Apr 21 2009

Edgar Mitchell on UFOs Again

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Someone should tell CNN that Edgar Mitchell claiming the US government is concealing evidence for contact with extraterrestrial life is not news. I know it makes for eye-catching headlines, and of course that is the point, but really – Mitchell has been going around to UFO groups making the same claims for years.

The only thing that separates Mitchell from your average UFO believer is that he is a former astronaut.  This gives his claims a superficial air of authority, but when you actually examine his claims you find that they are not based upon his tenure as an astronaut. It is not as if he met aliens while he was in orbit. He has been a bit coy about how his time at NASA plays into his claims. He leaves open the suggestion that he was privy to inside information about UFOs in NASA, but has nothing concrete to give. (NASA, of course, denies any cover up.)

Actually, the stories he is pushing lately have more to do with the fact that he grew up in Roswell, New Mexico. He claims that the citizens of Roswell were bullied by the US government to be silent about what they know – Roswell being the site of an alleged UFO crash in 1947. He says:

“(They) didn’t want to go to the grave with their story. They wanted to tell somebody reliable. And being a local boy and having been to the moon, they considered me reliable enough to whisper in my ear their particular story.”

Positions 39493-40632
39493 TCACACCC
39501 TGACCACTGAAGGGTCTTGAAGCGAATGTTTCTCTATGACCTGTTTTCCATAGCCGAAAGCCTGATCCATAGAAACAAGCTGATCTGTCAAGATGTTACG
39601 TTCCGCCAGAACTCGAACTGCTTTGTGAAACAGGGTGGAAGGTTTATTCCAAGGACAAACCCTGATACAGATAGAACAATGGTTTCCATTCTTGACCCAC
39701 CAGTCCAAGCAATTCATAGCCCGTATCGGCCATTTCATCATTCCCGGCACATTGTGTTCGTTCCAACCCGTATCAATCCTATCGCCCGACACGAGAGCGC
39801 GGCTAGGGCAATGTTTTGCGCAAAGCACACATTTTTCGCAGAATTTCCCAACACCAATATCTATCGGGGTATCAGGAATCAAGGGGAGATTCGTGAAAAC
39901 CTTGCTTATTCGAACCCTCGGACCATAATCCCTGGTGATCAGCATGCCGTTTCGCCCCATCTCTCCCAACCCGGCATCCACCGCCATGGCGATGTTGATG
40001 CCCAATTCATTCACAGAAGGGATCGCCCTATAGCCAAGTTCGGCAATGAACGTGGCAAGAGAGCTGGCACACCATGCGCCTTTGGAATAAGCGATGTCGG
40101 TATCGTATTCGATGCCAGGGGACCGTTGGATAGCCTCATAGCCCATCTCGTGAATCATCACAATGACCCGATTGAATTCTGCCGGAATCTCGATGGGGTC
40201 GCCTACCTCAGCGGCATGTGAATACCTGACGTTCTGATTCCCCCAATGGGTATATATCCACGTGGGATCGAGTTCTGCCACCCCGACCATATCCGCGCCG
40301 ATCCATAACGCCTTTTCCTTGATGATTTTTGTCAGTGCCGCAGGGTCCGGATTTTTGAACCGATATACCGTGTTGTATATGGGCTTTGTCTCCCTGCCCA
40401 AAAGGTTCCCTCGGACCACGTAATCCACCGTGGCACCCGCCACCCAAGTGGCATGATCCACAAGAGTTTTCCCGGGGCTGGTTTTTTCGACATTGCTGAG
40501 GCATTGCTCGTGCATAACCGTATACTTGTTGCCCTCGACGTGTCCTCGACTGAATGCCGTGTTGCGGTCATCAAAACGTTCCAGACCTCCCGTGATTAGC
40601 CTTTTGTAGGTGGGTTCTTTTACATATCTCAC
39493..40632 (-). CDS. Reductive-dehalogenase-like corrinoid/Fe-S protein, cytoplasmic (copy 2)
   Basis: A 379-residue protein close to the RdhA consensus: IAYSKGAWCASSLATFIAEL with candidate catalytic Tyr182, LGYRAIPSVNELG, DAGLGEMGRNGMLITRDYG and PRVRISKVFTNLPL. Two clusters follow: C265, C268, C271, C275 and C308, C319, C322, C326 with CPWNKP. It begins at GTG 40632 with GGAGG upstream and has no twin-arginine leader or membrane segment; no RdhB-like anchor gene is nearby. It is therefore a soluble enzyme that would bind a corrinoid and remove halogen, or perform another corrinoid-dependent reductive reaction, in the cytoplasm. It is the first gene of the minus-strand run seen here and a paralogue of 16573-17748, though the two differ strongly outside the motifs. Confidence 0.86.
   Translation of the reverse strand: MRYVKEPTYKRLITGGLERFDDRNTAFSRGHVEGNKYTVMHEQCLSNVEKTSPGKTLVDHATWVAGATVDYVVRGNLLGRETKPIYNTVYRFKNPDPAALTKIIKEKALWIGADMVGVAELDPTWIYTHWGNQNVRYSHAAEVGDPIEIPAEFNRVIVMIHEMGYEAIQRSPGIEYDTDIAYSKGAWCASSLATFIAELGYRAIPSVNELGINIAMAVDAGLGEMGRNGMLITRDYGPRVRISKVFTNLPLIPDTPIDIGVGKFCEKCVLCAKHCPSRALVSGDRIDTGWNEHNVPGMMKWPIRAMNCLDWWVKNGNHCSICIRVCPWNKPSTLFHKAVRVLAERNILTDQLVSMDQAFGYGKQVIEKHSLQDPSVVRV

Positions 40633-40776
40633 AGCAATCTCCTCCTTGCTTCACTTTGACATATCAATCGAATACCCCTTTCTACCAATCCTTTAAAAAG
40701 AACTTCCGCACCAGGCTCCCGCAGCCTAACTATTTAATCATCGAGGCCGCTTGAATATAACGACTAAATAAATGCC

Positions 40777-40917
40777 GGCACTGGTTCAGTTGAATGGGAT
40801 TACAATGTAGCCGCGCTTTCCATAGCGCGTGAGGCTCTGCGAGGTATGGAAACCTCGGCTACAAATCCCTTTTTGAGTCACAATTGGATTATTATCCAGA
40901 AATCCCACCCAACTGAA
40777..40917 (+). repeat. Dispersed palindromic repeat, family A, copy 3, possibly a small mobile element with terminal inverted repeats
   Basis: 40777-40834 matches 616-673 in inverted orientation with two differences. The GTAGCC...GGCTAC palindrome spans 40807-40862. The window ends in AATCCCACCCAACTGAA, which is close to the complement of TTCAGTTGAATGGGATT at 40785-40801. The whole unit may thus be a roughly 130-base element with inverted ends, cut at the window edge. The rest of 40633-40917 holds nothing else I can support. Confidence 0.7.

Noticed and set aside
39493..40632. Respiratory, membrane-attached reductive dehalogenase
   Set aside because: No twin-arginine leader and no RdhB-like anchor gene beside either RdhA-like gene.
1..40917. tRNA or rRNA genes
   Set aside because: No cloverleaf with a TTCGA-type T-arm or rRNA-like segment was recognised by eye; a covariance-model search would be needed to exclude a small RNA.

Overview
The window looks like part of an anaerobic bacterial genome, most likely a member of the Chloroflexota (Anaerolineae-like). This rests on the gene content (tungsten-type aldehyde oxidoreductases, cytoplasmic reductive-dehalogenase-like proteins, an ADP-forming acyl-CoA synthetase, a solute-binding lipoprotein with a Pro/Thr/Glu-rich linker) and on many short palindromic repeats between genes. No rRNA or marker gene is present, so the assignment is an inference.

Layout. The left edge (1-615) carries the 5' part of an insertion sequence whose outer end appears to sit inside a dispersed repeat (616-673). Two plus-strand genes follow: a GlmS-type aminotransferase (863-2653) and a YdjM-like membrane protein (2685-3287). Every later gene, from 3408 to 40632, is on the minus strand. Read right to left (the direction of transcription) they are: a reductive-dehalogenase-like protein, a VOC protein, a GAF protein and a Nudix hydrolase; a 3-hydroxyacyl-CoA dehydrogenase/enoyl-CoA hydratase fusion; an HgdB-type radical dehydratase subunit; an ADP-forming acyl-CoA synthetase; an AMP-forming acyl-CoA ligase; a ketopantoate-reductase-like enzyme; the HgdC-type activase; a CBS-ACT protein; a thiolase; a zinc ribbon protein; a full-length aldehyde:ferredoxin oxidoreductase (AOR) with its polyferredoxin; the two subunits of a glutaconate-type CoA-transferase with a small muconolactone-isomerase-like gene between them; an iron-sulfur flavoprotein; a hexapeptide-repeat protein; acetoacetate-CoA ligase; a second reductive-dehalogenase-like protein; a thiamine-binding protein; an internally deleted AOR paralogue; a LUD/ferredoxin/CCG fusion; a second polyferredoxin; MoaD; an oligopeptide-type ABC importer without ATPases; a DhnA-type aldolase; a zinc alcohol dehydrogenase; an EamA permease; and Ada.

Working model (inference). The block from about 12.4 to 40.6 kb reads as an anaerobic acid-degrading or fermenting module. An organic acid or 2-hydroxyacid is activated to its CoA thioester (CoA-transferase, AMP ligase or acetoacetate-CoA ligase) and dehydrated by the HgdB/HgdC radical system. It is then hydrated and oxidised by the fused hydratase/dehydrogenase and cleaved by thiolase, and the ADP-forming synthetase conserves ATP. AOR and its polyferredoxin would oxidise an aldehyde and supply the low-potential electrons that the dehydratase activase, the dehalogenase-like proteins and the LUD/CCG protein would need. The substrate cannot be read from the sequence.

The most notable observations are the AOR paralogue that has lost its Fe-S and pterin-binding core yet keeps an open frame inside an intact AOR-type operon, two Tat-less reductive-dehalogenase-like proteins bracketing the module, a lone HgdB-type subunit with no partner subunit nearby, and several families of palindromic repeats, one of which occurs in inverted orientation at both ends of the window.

Wow – uncorroborated second-hand anecdotes. That is just what UFO claims need to gain credibility. And that is really all he has – second-hand stories. No evidence. He explains the lack of evidence by invoking the big, dark, government conspiracy, involving at least NASA and the Pentagon.

There are many reasons to be skeptical of Michell’ claims. The first, of course, is that there is no compelling evidence of a crashed saucer at Roswell in 1947. All of the hard evidence is compatible with the official story (which was initially covered up for national security reasons) – a crashed weather balloon carrying a corner reflector that was being used by project Mogul to spy on Soviet nuclear testing.  The crashed saucer story was sparked by the off-hand remarks of an army press officer, but quickly died as the truth (actually a more plausible lie – the secret project Mogul was sold as a regular weather balloon) came to light. The story was resurrected decades later by UFO authors, and as UFO mythology evolved the details were retrofitted into the Roswell story.

In general UFO believers, like Mitchell, find the stories that some people tell about Roswell, long after the fact, to be compelling, while skeptics do not. In my opinion this stems largely from an inadequate appreciation on the part of the believers for how stories can be manufactured and propagated, how memories can morph over time, and how mythologies can spontaneously come into existence, spread, and evolve.